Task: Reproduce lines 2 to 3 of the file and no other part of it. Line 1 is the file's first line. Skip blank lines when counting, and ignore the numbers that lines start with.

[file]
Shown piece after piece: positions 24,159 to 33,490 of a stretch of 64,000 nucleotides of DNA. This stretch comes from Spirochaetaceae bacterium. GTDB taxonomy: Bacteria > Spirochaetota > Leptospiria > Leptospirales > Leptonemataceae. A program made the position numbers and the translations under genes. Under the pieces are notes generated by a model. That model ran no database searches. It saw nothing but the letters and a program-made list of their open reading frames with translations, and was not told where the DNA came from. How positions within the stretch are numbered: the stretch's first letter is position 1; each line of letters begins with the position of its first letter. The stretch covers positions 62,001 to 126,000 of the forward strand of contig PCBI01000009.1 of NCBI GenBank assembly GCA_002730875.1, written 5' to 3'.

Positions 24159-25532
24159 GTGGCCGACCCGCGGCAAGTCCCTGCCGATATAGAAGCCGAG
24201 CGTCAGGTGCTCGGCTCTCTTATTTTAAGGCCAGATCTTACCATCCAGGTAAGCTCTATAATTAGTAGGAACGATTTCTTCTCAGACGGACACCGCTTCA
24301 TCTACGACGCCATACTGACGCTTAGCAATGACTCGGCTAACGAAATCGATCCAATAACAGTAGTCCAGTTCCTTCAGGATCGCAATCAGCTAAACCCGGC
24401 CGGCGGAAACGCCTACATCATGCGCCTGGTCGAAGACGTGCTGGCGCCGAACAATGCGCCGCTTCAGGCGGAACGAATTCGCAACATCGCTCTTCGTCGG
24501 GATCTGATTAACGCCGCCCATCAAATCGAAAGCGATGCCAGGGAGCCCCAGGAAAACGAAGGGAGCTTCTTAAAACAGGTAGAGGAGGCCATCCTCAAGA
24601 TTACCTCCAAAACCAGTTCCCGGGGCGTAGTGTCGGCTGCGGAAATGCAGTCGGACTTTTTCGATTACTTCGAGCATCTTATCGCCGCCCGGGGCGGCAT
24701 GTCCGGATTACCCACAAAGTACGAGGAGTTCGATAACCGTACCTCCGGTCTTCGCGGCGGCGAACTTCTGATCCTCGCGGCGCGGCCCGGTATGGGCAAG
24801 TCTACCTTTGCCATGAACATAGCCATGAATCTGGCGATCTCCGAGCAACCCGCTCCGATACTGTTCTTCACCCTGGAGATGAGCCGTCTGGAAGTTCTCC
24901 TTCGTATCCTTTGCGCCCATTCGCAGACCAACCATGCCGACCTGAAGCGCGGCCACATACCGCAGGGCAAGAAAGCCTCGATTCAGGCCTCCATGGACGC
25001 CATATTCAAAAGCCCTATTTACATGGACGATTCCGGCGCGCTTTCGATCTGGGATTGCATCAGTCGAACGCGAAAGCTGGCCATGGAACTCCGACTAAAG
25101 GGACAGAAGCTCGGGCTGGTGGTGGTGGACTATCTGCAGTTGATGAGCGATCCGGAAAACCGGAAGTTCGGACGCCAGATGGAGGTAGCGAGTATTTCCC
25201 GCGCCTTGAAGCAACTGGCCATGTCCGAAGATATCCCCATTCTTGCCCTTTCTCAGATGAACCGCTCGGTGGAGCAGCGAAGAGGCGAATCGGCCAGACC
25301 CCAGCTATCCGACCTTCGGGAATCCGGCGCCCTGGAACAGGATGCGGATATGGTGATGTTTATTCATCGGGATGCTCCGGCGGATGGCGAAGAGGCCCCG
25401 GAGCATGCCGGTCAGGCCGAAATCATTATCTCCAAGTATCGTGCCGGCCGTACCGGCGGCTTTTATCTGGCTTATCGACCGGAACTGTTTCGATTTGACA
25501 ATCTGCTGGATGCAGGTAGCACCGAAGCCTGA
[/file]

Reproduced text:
Positions 24159-25532
24159 GTGGCCGACCCGCGGCAAGTCCCTGCCGATATAGAAGCCGAG